15. Scientific autonomy and the ethical dimension impose (internal) restrictions on the freedom of scientific research, thus excluding from constitutional protection all cases of scientific dishonesty and impropriety. Scientific research must be carried out according to recognized and well-founded procedures in order to protect science from inimical acts able to affect scientific integrity—for example, the quality of documentation, review, and diffusion of results (Weber 129–156). The irresponsible breach of fundamental scientific principles and the abuse of freedom of research run counter to the very nature of scientific research (Starck 114).
16. Freedom of scientific research can also be limited in order to protect other constitutional rights (external restrictions): eg, the right to privacy when personal data is involved in research; protection of the environment (see the Political Constitution of Colombia: 4 July 1991 (as Amended to 4 November 2011) Main Text, Title II On Rights, Guarantees, and Duties, Chapter III On Collective Rights and the Environment, Art. 81 (Colom) which prohibits the manufacture, importation, possession, and use of chemical, biological, or nuclear weapons as well as the introduction of nuclear and toxic wastes within the national territory; moreover, the Colombian Constitution establishes that the state must regulate the movement of genetic resources in and out of the country and their use in accordance with the national interest); and the life and health of human beings, and human dignity (in this sense see the Decisions of the Constitutional Court of Italy (La Corte Costituzionale Della Repubblica Italiana) No. 57 (1976) and No. 364 (1988) (It); see also Chieffi (1993) 122; right to life; right to health; dignity and autonomy of individuals). External restrictions can involve the goals of scientific research as well as its methodology and procedures. Some constitutions explicitly recognize the limits to the freedom of scientific research, often identified with reference to provisions of law, for the protection of the right to honour, to privacy, to a person’s image, and the protection of youth and childhood (Constitution of Spain: 6 December 1978 (as Amended to 23 August 2011) Main Text, Part I Fundamental Rights and Duties, Chapter 2 Rights and Freedoms, Art. 20 para. 4 (Spain)), and in public order and morality (Constitution of Jordan: 11 January 1952 (as Amended to 28 August 2014) Main Text, Chapter 2 Rights and Duties of Jordanians, Art. 15 (Jordan)).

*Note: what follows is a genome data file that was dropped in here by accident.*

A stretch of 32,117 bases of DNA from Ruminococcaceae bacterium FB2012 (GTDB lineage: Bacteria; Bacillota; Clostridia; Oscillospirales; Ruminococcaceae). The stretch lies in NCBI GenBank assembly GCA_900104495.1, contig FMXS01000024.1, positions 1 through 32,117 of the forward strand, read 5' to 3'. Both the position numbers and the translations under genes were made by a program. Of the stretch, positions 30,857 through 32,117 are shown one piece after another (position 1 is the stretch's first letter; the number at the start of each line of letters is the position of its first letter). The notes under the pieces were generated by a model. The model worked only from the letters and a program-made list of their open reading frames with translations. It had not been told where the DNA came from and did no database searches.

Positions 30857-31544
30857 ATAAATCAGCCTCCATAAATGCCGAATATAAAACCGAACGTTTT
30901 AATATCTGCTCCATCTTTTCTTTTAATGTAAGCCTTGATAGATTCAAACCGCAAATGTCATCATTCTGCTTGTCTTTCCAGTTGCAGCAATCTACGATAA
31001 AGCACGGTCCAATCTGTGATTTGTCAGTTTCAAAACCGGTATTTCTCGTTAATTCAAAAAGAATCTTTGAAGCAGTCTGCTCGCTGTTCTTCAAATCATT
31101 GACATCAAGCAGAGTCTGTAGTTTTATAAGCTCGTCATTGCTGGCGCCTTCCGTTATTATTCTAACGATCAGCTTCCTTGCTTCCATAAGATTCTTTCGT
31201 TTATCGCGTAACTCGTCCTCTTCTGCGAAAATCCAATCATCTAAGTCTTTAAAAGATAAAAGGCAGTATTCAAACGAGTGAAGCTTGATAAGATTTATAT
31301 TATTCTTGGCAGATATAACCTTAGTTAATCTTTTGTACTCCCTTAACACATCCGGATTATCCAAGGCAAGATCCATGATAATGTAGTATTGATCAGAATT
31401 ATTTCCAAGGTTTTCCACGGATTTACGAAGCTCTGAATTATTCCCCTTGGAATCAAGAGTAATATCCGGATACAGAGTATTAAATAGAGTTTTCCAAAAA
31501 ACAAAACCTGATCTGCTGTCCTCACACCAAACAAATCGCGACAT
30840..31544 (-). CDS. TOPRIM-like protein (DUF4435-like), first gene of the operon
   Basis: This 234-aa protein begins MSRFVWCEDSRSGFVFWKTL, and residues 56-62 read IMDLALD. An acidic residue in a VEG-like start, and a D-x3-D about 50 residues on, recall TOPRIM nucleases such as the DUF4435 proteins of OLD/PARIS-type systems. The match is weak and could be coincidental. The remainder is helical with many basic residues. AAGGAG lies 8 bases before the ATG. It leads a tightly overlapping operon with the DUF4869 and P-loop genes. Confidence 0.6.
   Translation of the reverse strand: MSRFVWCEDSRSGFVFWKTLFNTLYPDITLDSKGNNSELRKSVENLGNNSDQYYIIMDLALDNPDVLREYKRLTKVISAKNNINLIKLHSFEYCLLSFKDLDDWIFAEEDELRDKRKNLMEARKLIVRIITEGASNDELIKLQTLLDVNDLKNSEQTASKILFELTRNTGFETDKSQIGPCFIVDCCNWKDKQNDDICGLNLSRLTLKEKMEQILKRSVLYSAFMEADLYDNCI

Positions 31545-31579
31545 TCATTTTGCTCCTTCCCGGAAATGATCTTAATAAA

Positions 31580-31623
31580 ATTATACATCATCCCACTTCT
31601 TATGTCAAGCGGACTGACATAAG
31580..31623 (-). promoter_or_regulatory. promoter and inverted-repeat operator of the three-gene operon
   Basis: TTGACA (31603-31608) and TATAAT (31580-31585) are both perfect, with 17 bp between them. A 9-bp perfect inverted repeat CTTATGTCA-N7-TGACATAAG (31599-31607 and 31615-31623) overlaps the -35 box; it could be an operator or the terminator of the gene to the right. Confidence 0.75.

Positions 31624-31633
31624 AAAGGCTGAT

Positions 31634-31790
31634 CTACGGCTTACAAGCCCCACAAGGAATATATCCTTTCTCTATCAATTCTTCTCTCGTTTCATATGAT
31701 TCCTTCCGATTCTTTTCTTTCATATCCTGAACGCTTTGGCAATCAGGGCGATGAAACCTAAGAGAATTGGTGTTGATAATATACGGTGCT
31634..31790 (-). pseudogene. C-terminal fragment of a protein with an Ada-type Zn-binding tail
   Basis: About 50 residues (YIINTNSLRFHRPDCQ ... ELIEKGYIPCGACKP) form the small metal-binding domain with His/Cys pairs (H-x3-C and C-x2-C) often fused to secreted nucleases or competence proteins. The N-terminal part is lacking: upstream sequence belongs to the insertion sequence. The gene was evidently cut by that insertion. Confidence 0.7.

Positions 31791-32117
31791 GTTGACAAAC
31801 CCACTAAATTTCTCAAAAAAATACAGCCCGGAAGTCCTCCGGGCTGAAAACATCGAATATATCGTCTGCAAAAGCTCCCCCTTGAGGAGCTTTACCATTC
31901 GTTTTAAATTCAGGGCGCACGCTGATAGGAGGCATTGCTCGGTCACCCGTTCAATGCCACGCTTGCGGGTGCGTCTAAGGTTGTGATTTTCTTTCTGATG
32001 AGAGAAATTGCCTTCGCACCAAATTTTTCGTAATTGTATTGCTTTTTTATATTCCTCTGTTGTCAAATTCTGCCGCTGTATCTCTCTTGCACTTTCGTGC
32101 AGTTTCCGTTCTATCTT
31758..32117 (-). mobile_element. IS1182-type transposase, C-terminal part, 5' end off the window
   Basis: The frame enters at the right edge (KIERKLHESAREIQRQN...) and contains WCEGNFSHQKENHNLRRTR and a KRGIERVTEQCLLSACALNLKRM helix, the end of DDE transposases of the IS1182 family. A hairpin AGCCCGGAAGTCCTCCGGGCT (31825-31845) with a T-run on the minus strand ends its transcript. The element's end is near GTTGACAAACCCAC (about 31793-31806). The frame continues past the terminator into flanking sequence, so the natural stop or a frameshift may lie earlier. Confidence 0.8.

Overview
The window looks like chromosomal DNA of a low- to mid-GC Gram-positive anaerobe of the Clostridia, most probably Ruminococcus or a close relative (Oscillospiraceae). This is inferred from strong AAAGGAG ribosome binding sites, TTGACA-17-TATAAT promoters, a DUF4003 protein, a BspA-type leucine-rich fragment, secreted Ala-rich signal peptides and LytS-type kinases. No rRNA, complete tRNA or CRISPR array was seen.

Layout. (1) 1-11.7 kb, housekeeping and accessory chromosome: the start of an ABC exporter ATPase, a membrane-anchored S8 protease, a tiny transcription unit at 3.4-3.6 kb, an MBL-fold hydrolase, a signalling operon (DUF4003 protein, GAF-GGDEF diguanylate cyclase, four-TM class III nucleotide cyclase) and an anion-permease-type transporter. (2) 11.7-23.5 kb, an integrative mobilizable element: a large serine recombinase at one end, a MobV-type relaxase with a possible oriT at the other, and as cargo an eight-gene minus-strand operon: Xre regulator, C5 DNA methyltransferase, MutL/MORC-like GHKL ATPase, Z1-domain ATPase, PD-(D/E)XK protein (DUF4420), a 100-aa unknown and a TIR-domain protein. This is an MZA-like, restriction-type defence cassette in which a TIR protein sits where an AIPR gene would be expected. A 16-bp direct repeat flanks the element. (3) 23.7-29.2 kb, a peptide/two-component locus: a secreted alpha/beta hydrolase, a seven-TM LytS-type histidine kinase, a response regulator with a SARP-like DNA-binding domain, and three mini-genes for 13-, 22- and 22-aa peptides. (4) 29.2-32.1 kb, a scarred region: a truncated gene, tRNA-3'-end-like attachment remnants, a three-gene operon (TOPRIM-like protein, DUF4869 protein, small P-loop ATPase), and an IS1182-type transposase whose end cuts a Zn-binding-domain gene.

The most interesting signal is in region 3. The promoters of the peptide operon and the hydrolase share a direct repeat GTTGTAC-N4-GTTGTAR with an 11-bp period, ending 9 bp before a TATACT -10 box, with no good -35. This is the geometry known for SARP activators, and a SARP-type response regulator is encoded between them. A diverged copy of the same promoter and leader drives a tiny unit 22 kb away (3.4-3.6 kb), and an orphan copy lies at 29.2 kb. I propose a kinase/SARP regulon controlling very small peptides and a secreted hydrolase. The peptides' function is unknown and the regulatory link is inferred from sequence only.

17. Some constitutions—mainly Eastern Europeancontain an explicit limitation on medical or scientific experimentation without consent. For example:
• Constitution of the Russian Federation: 12 December 1993 (as Amended to 21 July 2014) Main Text, The First Section, Chapter 2 Rights and Freedoms of Man and Citizen, Art. 21, para. 2 (Russ);
• Constitution of Ukraine: 28 June 1996 (as Amended to 21 February 2014) Main Text, Chapter II Human and Citizens’ Rights, Freedoms and Duties, Art. 28 (Ukr);
• Constitution of Turkey: 7 November 1982 (as Amended to 12 September 2010) Main Text, Part Two Fundamental Rights and Duties, Chapter Two Rights and Duties of the Individual, I Personal Inviolability, Corporal and Spiritual Existence of the Individual, Art. 17 (Turk)).
In a more detailed way, the Fundamental Law of Hungary: 18 April 2011 (as Amended to 1 April 2013) Main Text, Freedom and Responsibility, Art. III, para. 2 (Hung) explicitly states that consent must be informed and voluntary, specifying in paragraph 3 that ‘[p]ractices aimed at eugenics, the use of the human body or its parts for financial gain, as well as human cloning shall be prohibited’. If the text of the constitution is silent, courts are entrusted with the task of creating a balance between contrasting constitutional values by applying the constitutional ‘hierarchy’ (Hessisches Universitätsgesetz (1978) 369 (Ger)).
3. Organizational and Institutional Aspects